Many of us in the lower tiers of punditry — minor prophets, editors, pedestrian preachers and habitués of the internet — like to quote authority to bolster our claims and arguments. Some of us employ the Pentateuch as a torch to blister the behinds of LGBTQ folks and consign them to perdition; others invoke the inspiration of Abraham Lincoln, Martin Luther King Jr. or Jack Kennedy; me, I lean toward literate smart alecks like Mark Twain, H.L. Mencken and Samuel Johnson.

The common thread in all these invocations is the implication that each of us invokers is supported by a powerful big brother and a weightier intellect — as if Odin the All-Father were looking over each one’s shoulder. Credentials count.

But there’s one very quotable authority whose total socio-philosophical output amounts to one short, somewhat mumbled question. His credentials never amounted to a hill of beans, and in most people’s eyes he was a consummate loser. Yet his question keeps bubbling up in my consciousness more and more as Western society seems to be devolving into savagery.

“People, I just want to say, you know,” he said, “can we all get along? Can we get along?”

You may recognize the speaker. It’s Rodney King, a black man who was brutally beaten up and tased by a bunch of cops who’d finally run him down after a car chase. Fortunately (as is more frequent these days), a bystander with a camera recorded the whole scene. Subsequent trials and acquittals, widespread rioting and lawsuits ended with two officers in federal prison. King was awarded $3.8 million in damages, but finally, at the age of only 47, was found dead in his swimming pool. A coroner’s report listed drowning as the cause of death, “precipitated by cardiac arrhythmia, drug use and intoxication.”

That’s hardly an American hero to hold up for your children to emulate, and certainly no one to look to for wisdom. Yet, as we descend increasingly into tribalism and elementary school playground behavior, his simple question lingers: Can we all get along? Its tone suggests something different: Can’t we all get along?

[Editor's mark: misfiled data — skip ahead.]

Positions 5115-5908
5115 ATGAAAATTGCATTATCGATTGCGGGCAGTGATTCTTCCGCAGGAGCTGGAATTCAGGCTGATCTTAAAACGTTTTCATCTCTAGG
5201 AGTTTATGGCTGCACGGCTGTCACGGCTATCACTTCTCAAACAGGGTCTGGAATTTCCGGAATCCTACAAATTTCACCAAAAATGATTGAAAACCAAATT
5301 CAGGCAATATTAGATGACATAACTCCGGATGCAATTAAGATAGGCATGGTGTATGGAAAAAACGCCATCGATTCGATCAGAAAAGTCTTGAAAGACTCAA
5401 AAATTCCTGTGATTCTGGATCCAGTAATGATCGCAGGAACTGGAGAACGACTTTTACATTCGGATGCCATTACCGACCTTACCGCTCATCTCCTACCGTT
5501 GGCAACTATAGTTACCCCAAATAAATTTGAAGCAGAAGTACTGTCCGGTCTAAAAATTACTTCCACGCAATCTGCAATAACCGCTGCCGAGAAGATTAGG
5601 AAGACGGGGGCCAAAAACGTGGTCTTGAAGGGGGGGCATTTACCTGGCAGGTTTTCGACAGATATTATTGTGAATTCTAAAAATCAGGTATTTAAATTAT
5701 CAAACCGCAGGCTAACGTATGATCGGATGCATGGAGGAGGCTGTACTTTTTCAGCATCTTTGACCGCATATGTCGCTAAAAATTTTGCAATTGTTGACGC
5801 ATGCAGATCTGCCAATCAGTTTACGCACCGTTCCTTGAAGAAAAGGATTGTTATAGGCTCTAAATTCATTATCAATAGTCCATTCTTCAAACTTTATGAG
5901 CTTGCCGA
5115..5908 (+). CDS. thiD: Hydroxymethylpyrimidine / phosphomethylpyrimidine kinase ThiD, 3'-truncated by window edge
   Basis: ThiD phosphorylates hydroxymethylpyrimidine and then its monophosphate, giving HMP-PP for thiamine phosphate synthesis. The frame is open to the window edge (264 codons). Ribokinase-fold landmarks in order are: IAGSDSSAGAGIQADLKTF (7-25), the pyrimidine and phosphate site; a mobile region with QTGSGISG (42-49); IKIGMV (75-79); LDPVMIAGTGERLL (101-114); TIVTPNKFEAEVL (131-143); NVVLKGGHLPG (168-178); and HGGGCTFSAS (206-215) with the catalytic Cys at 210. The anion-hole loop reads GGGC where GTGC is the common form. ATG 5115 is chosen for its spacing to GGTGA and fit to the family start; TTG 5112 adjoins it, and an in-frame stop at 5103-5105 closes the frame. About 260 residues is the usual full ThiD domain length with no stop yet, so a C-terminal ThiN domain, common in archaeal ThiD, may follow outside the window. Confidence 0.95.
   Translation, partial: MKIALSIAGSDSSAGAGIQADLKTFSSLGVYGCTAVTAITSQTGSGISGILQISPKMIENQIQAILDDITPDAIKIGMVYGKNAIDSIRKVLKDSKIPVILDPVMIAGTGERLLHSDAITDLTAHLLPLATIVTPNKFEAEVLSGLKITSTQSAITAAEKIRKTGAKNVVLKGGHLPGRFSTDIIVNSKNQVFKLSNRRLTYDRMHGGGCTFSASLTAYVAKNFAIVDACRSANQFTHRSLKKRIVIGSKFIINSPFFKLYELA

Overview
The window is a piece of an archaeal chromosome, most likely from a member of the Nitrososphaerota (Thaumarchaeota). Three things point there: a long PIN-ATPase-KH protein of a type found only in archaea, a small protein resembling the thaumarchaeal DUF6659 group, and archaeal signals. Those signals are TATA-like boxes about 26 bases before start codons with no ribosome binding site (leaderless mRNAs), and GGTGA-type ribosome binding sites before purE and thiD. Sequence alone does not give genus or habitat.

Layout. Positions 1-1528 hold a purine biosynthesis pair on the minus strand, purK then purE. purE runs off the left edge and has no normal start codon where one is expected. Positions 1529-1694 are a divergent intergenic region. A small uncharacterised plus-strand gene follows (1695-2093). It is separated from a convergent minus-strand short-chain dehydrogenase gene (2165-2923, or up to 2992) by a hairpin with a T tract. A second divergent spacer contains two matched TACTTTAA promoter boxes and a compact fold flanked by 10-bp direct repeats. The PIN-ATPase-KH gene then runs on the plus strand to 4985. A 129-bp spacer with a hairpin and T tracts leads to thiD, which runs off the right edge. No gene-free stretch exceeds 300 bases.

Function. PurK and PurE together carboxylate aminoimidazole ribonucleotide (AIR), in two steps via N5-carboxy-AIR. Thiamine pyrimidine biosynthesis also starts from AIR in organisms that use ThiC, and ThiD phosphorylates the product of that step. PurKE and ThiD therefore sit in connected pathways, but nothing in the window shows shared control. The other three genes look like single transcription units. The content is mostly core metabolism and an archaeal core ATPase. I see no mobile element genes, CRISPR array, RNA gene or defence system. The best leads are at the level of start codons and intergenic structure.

Probably not, because there are two addenda to that simple question. First, I think it implies that we must leave each other alone: get off each other’s cases, if you will. Second, it isn’t easy.

The internet crawls with opinionated arguments and calumny that scream for rebuttal, and by the look of it, not many readers resist the impulse to respond. Cloaked in relative anonymity and unchecked by personal relationships, Americans of differing opinions and biases go at each other hammer and tongs for hours at a time. It appears to be their recreation. It’s almost all heat, with very little light, and often makes an onlooker feel there’s very little chance of many of us ever getting along. The notion that we’re all in the same boat and will need each other to get anywhere important seems as alien as the back side of the moon.

The recent case of the young missionary, John Chau, who felt called to convert the natives of the Andaman Islands to Christianity is a perfect example of getting onto others’ cases. In the face of centuries of their murderous hostility to aliens, and in defiance of Indian law, he went ashore, waterproof Bible in hand, to try to preach to the Sentinelese in Xhosa, a South African language. He did not survive. He is now regarded variously as a martyr for Jesus, a very brave young man, a delusionary, a felon (Indian law) or a flaming idiot. In a show of charity stunning for its incomprehension, his family has announced its forgiveness of his killers. The Indian government, charged with recovering Chau’s body on the beach, is hesitant; every outside contact, no matter how slight, threatens the very existence of this tribe. They really, really want to be left alone.

That’s an easy one for us armchair philosophers to judge, mainly because it’s far from home and our common experience, and we can react relatively dispassionately. But closer to home, in our courts and legislatures, on our streets, and in the various media, we are — to coin a phrase — engaged in a great civil war. The issue is human abortion and on this one there appears to be no middle ground.

Never mind that abortion, thanks to much-improved contraception and sex education, is at an all-time low. Never mind that it’s impossible to end the practice, but only to make it either illegal and dangerous or legal and safe. (A retired obstetrician tells me that childbirth is about 50 times as dangerous as abortion.) None of this matters, because the two sides are talking past each other: To one, it’s a matter of privacy and personal choice; to the other, it’s murder of an unborn innocent.

To me, it’s a perfect example of the need for poor old Rodney’s question. On one hand, if we but wait, the rising tide of young people, to whom abortion is a largely moot issue, will settle it. Wouldn’t it be a credit to us old folks if we could just get it done ourselves? But we’re entrenched, and the chances of that happening are about as dead as Rodney King himself.

Willem Lange is a regular contributor to Weekend Magazine. He lives in East Montpelier.

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